BlogHer Recap: “How to Price and Value Your Services”
One of the most highly anticipated and well-attended sessions of Day Two at BlogHer ’12 was the panel on pricing. Figuring out how to monetize a site is a big question for many bloggers, and the speakers didn’t pull punches.
The panel was moderated by Monica Barnett, “Blueprint for Style,” and featured Amy Bradley-Hole, who writes about politics and business for a variety of sites, Ana Lydia Ochoa-Monaco, “Cabeza de Coco,” and Cecily Kellogg, “Uppercase Woman.”
Where’s the $$$?
Right off the bat, the speakers defined where bloggers need to put their efforts if they want to monetize: “PR isn’t where the money is,” said Kellogg. “PR people generally don’t have a budget.” Marketing does.
You’ll typically hear the term “earned media” when working with a brand’s public relations department – this tends to be product reviews (unpaid). “Paid media” is either a sponsored post or advertising and is arranged through the marketing department.
Working with the marketing departments of brands doesn’t happen overnight, the panelists stressed. “Marketing people are looking for money,” said Bradley-Hole. “If you want them to pay you, you have to be able to show them how you’ll make money for them. It’s cut and dried.”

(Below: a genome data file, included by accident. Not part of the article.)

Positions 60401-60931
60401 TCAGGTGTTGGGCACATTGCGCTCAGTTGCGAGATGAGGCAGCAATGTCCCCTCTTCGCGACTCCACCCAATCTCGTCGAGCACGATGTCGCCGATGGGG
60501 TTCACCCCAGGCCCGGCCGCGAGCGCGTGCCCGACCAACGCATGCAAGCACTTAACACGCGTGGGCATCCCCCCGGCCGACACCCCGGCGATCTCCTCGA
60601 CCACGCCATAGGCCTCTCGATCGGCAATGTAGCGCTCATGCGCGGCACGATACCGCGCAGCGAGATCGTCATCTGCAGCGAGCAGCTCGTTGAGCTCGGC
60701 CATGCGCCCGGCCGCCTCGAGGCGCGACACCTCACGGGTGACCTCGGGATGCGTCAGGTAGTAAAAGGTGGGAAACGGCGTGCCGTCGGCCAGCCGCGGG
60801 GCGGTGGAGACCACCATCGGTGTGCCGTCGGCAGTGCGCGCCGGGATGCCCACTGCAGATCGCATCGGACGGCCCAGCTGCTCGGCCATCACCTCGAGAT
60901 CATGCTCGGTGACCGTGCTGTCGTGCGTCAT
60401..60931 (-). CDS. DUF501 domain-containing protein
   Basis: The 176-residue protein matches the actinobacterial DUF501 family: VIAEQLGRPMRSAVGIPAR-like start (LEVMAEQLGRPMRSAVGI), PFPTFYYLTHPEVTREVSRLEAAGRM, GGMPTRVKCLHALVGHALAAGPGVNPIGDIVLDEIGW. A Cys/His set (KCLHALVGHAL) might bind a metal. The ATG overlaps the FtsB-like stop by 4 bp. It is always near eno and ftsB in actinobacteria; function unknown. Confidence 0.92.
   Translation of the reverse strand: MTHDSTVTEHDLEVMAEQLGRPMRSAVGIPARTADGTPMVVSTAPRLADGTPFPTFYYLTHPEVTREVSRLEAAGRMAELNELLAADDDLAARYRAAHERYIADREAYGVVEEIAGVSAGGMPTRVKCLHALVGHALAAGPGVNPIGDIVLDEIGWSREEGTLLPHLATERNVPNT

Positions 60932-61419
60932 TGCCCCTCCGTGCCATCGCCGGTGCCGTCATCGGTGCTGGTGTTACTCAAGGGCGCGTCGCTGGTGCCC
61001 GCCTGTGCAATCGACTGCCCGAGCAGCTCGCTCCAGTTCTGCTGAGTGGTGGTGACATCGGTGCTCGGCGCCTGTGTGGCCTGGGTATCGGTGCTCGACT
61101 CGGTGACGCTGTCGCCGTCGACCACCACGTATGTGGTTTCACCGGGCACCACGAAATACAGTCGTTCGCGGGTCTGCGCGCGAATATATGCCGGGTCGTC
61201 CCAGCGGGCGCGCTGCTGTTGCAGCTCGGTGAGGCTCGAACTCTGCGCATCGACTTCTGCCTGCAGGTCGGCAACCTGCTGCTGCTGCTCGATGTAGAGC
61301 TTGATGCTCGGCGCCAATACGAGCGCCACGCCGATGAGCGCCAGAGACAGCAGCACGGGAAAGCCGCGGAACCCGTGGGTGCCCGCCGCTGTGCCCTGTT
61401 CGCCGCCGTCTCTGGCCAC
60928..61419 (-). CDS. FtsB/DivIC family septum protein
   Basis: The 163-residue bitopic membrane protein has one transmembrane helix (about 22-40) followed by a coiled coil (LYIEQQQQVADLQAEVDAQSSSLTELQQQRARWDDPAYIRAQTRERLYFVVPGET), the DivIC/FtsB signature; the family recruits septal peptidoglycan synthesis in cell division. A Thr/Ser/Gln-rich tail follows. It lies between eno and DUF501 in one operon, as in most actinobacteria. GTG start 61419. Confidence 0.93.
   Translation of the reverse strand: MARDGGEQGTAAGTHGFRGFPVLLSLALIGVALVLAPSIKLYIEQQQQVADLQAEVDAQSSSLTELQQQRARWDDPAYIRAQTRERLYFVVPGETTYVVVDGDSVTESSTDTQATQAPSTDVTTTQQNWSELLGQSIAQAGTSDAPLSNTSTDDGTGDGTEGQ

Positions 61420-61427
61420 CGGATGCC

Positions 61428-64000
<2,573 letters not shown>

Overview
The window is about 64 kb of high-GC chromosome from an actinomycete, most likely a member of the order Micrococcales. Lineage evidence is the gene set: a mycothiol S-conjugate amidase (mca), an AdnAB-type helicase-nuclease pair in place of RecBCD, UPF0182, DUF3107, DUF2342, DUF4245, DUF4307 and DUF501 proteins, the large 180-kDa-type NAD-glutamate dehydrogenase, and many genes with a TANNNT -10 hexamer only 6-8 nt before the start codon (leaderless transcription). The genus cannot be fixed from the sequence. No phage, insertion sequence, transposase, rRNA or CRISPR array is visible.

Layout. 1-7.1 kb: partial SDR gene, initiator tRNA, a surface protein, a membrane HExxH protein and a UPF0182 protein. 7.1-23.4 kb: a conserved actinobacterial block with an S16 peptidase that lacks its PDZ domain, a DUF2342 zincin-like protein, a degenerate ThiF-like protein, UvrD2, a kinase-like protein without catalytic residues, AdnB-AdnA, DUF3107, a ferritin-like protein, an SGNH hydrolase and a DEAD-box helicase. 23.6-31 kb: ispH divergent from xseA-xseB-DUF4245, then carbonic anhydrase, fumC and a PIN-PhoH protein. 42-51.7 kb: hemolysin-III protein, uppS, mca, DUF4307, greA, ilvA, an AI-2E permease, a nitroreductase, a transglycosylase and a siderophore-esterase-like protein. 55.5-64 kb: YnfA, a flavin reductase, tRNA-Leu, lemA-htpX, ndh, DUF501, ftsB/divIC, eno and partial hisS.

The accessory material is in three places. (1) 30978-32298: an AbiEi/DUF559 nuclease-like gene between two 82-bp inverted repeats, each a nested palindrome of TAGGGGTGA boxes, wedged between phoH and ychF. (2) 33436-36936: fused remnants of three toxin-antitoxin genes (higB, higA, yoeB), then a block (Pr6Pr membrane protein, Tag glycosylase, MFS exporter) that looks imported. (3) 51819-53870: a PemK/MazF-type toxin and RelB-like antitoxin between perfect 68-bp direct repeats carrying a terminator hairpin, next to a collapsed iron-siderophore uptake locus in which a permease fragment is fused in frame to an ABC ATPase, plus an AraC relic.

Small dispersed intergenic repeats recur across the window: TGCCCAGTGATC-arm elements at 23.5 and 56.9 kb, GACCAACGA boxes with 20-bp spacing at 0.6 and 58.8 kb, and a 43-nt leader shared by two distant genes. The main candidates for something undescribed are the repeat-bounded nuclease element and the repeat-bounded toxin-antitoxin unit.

Your Stats Affect Your Value
Ochoa-Monaco urged bloggers to “speak the language” of marketing and advertising, meaning you should know essential statistics about your blog and be able to demonstrate demographics along with levels of engagement and influence.
You can use tools such as Alexa, Quantcast, Klout, Peer Index, Kred, Tweetreach and Hashtracker. And so can brands, the speakers warned.
“Don’t lie about your stats,” Bradley-Hole emphasized. Your stats aren’t “a deep dark secret” that brands can’t access. “It’s public information.”
Ochoa-Monaco also recommended showcasing your influence and engagement. “Make a page on your site to show the influence you have,” she said. “The tweets and comments and emails that people have sent to say they bought something because of you.”
Brands are looking for genuine engagement between bloggers and their audiences. “They used to be worried about numbers, but are now looking more at engagement,” said Ochoa-Monaco.
You need to be able to tell brands, “When I blog about fashion, my audience goes out and buys those items,” and back up that statement with sales, click-throughs and a social-rating score.